The Yankees really need to do what it takes to ensure that Hiroki Kuroda returns for one more year, and hopefully, Andy Pettitte will decide to go for one more tour around the American League.  With the Houston Astros moving to the American League in 2013, Andy would be assured of playing a few league games at home.  It would be a great farewell tour with Andy pitching in Houston while standing on the mound with the interlocking N-Y on his hat.

Another year in, and I still don’t know what the Yankees have with Phil Hughes.  At times, he is so promising, but others, such a disappointment.  I am not sure that he can be trusted to be anything more than a #5 starter with his inconsistency.  The Yankees have tough decisions to make on both Hughes and reliever Joba Chamberlain, two pitchers who have seemingly been intertwined since they arrived in New York.

I am concerned about Alex Rodriguez and the huge adverse impact of his contract on the team.  The production no longer matches the pay, and of course, the pay prevents those dollars from being spent more wisely.  The Yankees will have to settle for “less” in other areas, which will further handicap the team’s productivity.  If the Yankees can find a way to move A-Rod, regardless of the cost, I would be in favor of it.  I’ve never been a big A-Rod fan, and I would prefer to see his association with the Yankees eliminated.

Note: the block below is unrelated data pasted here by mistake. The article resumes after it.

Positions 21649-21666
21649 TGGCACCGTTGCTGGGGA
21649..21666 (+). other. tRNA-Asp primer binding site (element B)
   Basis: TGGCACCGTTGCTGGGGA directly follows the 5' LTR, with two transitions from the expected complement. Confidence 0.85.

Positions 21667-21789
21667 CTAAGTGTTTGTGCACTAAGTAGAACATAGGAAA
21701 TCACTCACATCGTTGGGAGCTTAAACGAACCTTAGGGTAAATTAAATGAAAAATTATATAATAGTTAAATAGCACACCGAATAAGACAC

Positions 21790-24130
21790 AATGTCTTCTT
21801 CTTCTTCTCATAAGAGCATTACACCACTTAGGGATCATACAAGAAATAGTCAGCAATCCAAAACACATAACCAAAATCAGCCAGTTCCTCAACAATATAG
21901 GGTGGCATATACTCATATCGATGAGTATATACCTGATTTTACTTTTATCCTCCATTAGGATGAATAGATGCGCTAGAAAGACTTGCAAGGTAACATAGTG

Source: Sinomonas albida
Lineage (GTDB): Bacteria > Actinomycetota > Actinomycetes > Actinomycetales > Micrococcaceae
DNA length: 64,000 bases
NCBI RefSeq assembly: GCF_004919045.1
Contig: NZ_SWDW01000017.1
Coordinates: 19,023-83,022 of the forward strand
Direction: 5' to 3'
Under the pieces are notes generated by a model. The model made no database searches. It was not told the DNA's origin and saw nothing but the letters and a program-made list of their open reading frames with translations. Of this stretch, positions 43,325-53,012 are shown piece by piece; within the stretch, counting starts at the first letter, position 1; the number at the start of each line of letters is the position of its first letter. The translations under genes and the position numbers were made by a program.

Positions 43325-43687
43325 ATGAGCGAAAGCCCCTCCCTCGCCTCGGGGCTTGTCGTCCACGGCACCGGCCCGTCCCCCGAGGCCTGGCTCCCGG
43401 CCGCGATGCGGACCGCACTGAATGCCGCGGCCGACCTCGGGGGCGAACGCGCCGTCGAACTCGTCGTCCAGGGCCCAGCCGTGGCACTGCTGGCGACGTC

I want the Yankees to re-sign Robinson Cano, but if the cost is a 10-year, behemoth mega-million contract, I am not so sure the team should go down that road.  I am tired of these long-term deals where the player only performs to the level of the contract for the first few years.  Cano’s silent bat in the play-offs also was a red flag for me.  It’s disappointing because Cano has been one of my favorite players, but the future of an organization should not be tied to one or two players.  The St Louis Cardinals are an organization that always seems to make the right decisions for the good of the team, and it has worked out well for them.  They are a win away from the World Series despite letting one of the best hitters in baseball walk away last winter.